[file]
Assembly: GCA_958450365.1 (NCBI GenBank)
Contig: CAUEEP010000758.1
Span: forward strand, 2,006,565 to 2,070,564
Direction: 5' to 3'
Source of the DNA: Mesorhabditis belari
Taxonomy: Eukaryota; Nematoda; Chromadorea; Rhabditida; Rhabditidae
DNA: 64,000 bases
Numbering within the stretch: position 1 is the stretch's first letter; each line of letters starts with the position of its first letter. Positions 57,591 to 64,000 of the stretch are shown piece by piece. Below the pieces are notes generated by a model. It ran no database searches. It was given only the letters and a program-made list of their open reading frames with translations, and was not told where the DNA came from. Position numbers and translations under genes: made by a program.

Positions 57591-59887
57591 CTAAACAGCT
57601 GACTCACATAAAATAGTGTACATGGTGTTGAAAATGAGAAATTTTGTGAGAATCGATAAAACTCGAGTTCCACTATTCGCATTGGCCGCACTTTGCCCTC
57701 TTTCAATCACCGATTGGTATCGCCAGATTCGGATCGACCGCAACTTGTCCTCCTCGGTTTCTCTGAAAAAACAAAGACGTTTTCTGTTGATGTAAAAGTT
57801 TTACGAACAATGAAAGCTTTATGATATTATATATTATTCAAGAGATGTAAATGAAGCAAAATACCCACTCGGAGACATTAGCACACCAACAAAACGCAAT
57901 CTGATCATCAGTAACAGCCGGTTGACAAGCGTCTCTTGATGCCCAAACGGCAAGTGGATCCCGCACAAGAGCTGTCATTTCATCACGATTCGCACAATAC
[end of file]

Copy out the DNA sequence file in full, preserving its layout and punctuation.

Assembly: GCA_958450365.1 (NCBI GenBank)
Contig: CAUEEP010000758.1
Span: forward strand, 2,006,565 to 2,070,564
Direction: 5' to 3'
Source of the DNA: Mesorhabditis belari
Taxonomy: Eukaryota; Nematoda; Chromadorea; Rhabditida; Rhabditidae
DNA: 64,000 bases
Numbering within the stretch: position 1 is the stretch's first letter; each line of letters starts with the position of its first letter. Positions 57,591 to 64,000 of the stretch are shown piece by piece. Below the pieces are notes generated by a model. It ran no database searches. It was given only the letters and a program-made list of their open reading frames with translations, and was not told where the DNA came from. Position numbers and translations under genes: made by a program.

Positions 57591-59887
57591 CTAAACAGCT
57601 GACTCACATAAAATAGTGTACATGGTGTTGAAAATGAGAAATTTTGTGAGAATCGATAAAACTCGAGTTCCACTATTCGCATTGGCCGCACTTTGCCCTC
57701 TTTCAATCACCGATTGGTATCGCCAGATTCGGATCGACCGCAACTTGTCCTCCTCGGTTTCTCTGAAAAAACAAAGACGTTTTCTGTTGATGTAAAAGTT
57801 TTACGAACAATGAAAGCTTTATGATATTATATATTATTCAAGAGATGTAAATGAAGCAAAATACCCACTCGGAGACATTAGCACACCAACAAAACGCAAT
57901 CTGATCATCAGTAACAGCCGGTTGACAAGCGTCTCTTGATGCCCAAACGGCAAGTGGATCCCGCACAAGAGCTGTCATTTCATCACGATTCGCACAATAC